Jul 21, 2021 - Business
EMC wants taxes waived for Des Moines park development
A warning sign on a fence outside the downtown Des Moines construction site where EMC Insurance wants to build a park.
The downtown site where EMC plans to build a park remains undeveloped and blocked from public access. Photo: Jason Clayworth/Axios

EMC Insurance is asking Des Moines to waive property taxes on the downtown site where the company wants to build a park instead of expanding its headquarters, city officials confirmed to Axios.

Why it matters: It's a potential loss in tax base on a spot considered to be a prime location for downtown redevelopment.

  • Yes, but: Parks are community assets that help improve people's health, reduce crime and strengthen local economies, according to the City Parks Alliance.

Driving the news: EMC announced on Friday that it's putting its $24 million expansion on an indefinite hold, and that the company instead wants to turn the property into a neighborhood park.

  • The decision was made after the company determined no near-term needs for additional office space, partly due to work-from-home flexibilities following the pandemic.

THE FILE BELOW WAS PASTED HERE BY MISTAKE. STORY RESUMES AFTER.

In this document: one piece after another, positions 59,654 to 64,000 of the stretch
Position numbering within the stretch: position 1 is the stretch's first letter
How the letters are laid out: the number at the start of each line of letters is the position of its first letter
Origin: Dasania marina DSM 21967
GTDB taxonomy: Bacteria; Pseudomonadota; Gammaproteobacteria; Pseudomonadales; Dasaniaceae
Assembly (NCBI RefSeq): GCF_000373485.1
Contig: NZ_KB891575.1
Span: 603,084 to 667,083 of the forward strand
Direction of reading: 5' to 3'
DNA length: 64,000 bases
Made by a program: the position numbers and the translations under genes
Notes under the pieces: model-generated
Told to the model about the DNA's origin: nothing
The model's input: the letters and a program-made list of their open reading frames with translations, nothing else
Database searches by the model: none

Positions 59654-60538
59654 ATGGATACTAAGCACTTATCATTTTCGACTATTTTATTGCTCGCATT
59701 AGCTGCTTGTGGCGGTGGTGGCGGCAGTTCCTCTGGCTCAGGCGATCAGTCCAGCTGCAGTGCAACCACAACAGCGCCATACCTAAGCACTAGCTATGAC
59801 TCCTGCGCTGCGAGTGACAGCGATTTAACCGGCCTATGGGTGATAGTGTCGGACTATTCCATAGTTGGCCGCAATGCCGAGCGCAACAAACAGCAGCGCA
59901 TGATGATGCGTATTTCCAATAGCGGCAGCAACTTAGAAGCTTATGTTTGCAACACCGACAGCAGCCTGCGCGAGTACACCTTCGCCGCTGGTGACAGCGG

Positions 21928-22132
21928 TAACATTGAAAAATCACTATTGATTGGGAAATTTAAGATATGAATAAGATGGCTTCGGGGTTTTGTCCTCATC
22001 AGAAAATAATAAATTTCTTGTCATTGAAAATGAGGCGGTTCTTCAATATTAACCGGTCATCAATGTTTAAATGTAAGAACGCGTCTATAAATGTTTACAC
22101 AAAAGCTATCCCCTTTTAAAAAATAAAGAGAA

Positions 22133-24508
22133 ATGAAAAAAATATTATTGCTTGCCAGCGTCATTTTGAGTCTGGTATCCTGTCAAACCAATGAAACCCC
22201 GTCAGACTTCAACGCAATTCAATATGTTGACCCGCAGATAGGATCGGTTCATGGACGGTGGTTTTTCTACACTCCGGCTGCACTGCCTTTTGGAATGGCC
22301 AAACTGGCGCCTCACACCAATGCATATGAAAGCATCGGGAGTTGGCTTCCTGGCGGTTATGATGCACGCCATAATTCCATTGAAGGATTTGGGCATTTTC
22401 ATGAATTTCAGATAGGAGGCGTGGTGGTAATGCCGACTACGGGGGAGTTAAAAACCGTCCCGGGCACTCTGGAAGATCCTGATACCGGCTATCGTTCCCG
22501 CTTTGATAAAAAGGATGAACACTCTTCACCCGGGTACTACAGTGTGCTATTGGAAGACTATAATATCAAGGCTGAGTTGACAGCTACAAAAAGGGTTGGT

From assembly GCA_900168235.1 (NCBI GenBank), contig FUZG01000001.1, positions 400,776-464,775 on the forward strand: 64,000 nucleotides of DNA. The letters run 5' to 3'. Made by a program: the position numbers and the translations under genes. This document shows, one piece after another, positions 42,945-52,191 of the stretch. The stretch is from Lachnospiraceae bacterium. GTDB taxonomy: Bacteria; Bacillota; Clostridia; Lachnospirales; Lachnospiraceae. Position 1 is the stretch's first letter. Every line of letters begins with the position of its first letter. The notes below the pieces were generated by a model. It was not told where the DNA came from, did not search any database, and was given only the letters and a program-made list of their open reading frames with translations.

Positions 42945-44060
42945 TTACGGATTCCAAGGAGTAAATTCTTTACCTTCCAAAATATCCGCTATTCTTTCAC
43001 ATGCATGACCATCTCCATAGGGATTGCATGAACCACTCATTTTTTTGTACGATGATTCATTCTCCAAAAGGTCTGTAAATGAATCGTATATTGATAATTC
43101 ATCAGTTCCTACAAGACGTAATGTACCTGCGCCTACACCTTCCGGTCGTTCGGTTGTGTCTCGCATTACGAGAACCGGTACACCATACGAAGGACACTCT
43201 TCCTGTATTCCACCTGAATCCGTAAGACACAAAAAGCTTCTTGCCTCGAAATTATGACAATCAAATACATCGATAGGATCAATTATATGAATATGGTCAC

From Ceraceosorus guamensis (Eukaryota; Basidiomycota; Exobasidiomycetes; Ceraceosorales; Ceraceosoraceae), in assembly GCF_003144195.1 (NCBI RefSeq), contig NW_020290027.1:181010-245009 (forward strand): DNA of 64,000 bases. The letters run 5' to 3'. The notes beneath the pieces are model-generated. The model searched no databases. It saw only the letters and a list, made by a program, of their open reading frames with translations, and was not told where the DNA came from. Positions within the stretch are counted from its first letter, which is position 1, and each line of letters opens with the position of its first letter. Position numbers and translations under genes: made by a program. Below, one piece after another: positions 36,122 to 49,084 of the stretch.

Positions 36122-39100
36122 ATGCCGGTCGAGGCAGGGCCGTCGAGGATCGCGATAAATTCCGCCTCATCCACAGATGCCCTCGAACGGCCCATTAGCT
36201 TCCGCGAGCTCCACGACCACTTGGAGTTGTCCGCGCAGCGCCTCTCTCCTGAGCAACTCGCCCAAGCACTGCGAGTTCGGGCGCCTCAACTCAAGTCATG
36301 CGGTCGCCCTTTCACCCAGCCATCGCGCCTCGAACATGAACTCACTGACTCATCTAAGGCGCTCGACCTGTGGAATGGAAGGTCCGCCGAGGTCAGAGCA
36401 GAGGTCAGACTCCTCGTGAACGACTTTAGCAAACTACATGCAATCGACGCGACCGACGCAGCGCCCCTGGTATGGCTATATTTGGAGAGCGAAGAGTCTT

Flashback: The property, 701 Walnut St., is the site of the former Younkers department store that was destroyed by a fire in 2014.

  • The western half was saved and converted into the Wilkins Building apartments. (The iconic tea room is now an events venue.)
  • Multiple plans to redevelop the Younkers site fizzled before its downtown neighbor EMC purchased the property in 2018 for a headquarters expansion.

Details: The site, which is less than 0.4 acres, is assessed for $1.2 million by the Polk County Assessor.

  • EMC purchased it for $1.9 million, and taxes are currently $45,500 a year.
  • The insurer is now asking for those taxes to be waived in exchange for EMC paying for the park's development, DSM Parks director Ben Page confirmed this week.

Of note: The cost and full scope of plans for the park are unknown at this time, but EMC envisions sports courts, seating, raised flower beds and public art.

  • The land would be used as a park for at least 10 years through an agreement with DSM, EMC said.
  • Ongoing maintenance would mostly be the city's responsibility.

What they're saying: Mayor Frank Cownie commended EMC for the plan in a statement Friday, saying the park "will fill a much-needed void in the community."

  • EMC didn't directly answer if it would proceed without a tax break. "Based on initial discussions with the city, we anticipate that the waiver will be approved," spokesperson Sarah Buckley told us.

What's next: City staff will negotiate the terms of the park agreement and present them to the City Council for approval this fall.

  • EMC projected a late summer 2022 opening if approved.
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